Uluru climbing ban 'very likely'

Uluru climbing ban 'very likely'

The traditional landowners, the Anangu, have always refused to climb Uluru and consider it sacred.

Speaking at Uluru for the announcement, senior traditional owner and chairman of the park board Sammy Wilson said the site had deep cultural significance and was not a "theme park".

Climbing Uluru is set to be a thing of the past after the Uluru-Kata Tjuta National Park board decided unanimously to ban the activity, starting in 2019.

After over 70 years of tourism, Uluru will be off limits for climbers from October 2019, local authorities have confirmed.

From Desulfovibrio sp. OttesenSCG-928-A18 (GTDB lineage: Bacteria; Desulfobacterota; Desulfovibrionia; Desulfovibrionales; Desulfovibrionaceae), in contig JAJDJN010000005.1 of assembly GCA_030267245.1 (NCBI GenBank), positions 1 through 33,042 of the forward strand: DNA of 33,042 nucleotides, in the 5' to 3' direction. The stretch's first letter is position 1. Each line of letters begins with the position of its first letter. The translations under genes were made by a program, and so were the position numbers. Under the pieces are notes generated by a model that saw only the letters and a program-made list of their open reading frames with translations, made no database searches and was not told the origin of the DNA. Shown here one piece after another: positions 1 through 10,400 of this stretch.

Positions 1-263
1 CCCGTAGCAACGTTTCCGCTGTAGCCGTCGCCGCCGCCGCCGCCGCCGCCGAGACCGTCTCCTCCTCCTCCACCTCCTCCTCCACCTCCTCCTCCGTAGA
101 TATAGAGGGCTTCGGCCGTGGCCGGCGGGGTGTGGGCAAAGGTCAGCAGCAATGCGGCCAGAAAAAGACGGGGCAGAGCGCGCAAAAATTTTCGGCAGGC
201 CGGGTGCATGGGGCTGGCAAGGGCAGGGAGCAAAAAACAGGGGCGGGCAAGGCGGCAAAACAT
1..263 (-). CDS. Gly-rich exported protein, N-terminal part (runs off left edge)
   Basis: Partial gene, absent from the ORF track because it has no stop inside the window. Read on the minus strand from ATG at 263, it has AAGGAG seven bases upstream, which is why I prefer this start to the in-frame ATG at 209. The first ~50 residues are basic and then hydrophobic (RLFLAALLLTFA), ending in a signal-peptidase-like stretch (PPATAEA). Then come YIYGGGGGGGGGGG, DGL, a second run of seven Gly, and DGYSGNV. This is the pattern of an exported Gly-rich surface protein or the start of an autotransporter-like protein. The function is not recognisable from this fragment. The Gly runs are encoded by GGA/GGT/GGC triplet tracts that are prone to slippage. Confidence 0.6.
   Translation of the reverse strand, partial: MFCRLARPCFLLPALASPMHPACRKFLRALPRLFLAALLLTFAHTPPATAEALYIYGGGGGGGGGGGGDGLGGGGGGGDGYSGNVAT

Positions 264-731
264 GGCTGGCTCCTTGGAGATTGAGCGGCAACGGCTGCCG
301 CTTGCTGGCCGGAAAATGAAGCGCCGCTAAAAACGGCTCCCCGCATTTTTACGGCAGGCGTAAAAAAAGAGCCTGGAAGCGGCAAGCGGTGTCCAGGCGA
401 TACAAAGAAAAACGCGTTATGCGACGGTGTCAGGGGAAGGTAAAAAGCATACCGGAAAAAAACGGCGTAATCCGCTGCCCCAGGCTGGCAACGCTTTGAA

Uluru, also known as Ayers Rock, is in Uluru-Kata Tjuta National Park - that's about in the middle of the country.

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Figures from Parks Australia indicated only 16per cent of visitors climbed the rock between 2011 and 2015, down from 74per cent in the 1990s.

Anangu owners make up a majority of the park's board and would have been able to institute a policy change without the backing of the non-Anangu board members.

"Over the years, Anangu have felt a sense of intimidation as if someone is holding a gun to our heads to keep it open".

The closure should not come as too much of a surprise; the park's most recent management plan states that the climb will be "permanently closed when the proportion of visitors climbing falls below 20 per cent". "Let's come together; let's close it together".

It also warns of the dangers of climbing Uluru, including that many have died while scaling the rock.

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